One of the keys to eating right involves planning, which is where a solid meal prep routine comes in. There are all kinds of gadgets and shortcuts that make meal prep more palatable.
To get you started, our experts provide trendy, healthy techniques to consider:
“Air fryers have taken off as a healthy alternative for those of us who enjoy fried food but don’t want the calories,” says Kirsten David, RDN at EduPlated, an organization that offers personalized nutrition coaching. Air fryers circulate hot air around the food at fast speeds. This creates a crispy layer similar in texture to fried foods without using any oil.
David lists a few of the air fryer’s benefits:
- It bakes, grills and roasts. You can cook any favorite fried food item (breaded chicken, french fries, mozzarella sticks), as well as meatballs, homemade bagels and muffins.
- An air fryer takes only three minutes to preheat and often requires less cooking time than your oven.
- The fryer pan and basket can go straight into the dishwasher — no messy oil to dispose of or pans to soak and scrub clean.
The Instant Pot performs the job of seven kitchen appliances. “It can handle the tasks of a slow cooker, electric pressure cooker, rice cooker, steamer, yogurt maker, sauté/browning pan and a warming pot,” says Julie Harrington, RD, a culinary nutrition communications consultant.
The Instant Pot works by “cooking in a sealed vessel not allowing steam to escape,” says Harrington. “Because the boiling point of water increases as the pressure increases, the pressure that builds up inside the cooker allows the liquid to rise to a higher temperature before boiling.” This lets heat evenly distribute as steam surrounds food. And above all, notes Harrington, the Instant Pot keeps precious vitamins and minerals from leaching away.
The kitchen appliance with a memorable name allows users to transform vegetables into curly ribbons as a carb replacement. “Due to the increased awareness on avoiding starchy carbohydrates, spiralized zucchini has become a popular alternative to spaghetti,” says Keith Kantor, PhD, a leading nutritionist and CEO of the Nutritional Addiction Mitigation Eating and Drinking (NAMED) program.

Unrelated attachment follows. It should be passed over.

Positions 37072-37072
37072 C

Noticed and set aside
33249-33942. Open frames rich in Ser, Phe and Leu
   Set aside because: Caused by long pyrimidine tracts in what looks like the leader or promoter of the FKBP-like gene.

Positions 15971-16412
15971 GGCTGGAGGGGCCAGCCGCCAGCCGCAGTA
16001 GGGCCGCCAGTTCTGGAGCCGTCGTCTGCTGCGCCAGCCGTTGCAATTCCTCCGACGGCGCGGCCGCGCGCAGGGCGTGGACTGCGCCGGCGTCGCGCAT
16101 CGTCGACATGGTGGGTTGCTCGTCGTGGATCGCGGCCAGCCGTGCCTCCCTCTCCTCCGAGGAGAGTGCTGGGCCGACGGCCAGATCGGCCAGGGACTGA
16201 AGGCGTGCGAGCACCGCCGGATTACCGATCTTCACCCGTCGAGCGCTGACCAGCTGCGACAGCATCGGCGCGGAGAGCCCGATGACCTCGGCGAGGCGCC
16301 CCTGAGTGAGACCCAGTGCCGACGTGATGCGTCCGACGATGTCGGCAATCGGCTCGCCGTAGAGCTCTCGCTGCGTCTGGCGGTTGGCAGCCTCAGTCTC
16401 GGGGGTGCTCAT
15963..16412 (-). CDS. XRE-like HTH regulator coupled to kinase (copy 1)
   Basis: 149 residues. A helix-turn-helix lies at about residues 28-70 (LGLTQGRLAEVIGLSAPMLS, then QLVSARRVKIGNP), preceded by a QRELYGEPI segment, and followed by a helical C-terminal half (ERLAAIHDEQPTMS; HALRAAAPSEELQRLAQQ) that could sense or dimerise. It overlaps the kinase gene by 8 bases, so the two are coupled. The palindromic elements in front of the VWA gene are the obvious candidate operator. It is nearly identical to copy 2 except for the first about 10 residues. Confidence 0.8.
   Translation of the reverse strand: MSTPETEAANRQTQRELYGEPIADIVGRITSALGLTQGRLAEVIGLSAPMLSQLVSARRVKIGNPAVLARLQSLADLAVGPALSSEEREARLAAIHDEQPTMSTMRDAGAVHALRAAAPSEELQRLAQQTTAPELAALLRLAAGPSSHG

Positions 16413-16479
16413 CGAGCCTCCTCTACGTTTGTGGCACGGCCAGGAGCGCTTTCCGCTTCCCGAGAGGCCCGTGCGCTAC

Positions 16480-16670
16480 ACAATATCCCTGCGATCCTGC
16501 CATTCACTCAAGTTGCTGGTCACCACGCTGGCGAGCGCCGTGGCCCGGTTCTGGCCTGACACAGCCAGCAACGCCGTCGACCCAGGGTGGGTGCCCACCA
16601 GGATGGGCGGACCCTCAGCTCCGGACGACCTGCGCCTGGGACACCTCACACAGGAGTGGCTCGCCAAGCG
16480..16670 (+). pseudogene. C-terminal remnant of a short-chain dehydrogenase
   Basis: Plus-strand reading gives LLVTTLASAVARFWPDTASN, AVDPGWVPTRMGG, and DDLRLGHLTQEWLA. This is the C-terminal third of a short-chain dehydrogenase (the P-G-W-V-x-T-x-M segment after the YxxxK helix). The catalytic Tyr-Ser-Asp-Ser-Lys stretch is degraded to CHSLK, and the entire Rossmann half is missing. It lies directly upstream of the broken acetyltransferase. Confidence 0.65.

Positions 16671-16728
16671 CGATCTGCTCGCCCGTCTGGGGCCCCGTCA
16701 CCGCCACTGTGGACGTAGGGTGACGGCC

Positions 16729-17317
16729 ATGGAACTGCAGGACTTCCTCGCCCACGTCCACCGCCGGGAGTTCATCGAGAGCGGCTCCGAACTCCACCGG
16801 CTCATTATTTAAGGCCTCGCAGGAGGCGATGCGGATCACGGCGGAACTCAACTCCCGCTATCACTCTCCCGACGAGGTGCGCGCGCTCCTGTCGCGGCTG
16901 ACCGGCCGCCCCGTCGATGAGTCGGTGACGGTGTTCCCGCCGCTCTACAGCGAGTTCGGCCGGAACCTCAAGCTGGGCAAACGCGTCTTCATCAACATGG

He also says beets and carrots are popular for spiralizing. “By changing the texture of the vegetable, it can be used as a side, fancy garnish or simply [be] more appealing to the eye.” In addition, Perin Acito, RDN at EduPlated, says it’s fun for kids or picky eaters. The new look of food could help them eat their veggies.
Go back to the basics with a slow cooker, a trend brought back due to the time demands of consumers and their desire to eat healthy. “Cooking vegetables at a low heat helps make some of their valuable nutrients more digestible and, therefore, available to the body,” says Rachel Begun, MS, RDN, nutritionist and certified natural chef. For meats, she recommends cooking them low and slow as opposed to roasted or grilled because “slow heat makes the muscle more tender and, again, easier to digest.”
In addition, she says cooking meat at high temperatures can create chemicals associated with cancer. If you need your proteins grilled, Begun recommends rotating the slow cooker with grilling to help reduce exposure to such chemicals.
People imitate high-end, expensive smoothie places by doing it themselves and “putting in almond milk, chia seeds and kale,” says Shari Portnoy, MPH, RD.
The French technique called “en papillote” refers to steaming your food in parchment paper and, as an added bonus, allows you to throw out all the waste. David provides the six simple cooking steps:
- Create a parchment paper pouch by laying two pieces of parchment paper on top of each other.
- Fold the edges over and place your seasoned protein and vegetables of choice inside.
- Season with herbs, spices and other ingredients that infuse flavor, such as vinegar or lime juice.
- Place the parchment bag in the preheated oven.
- Transfer from bag to plate.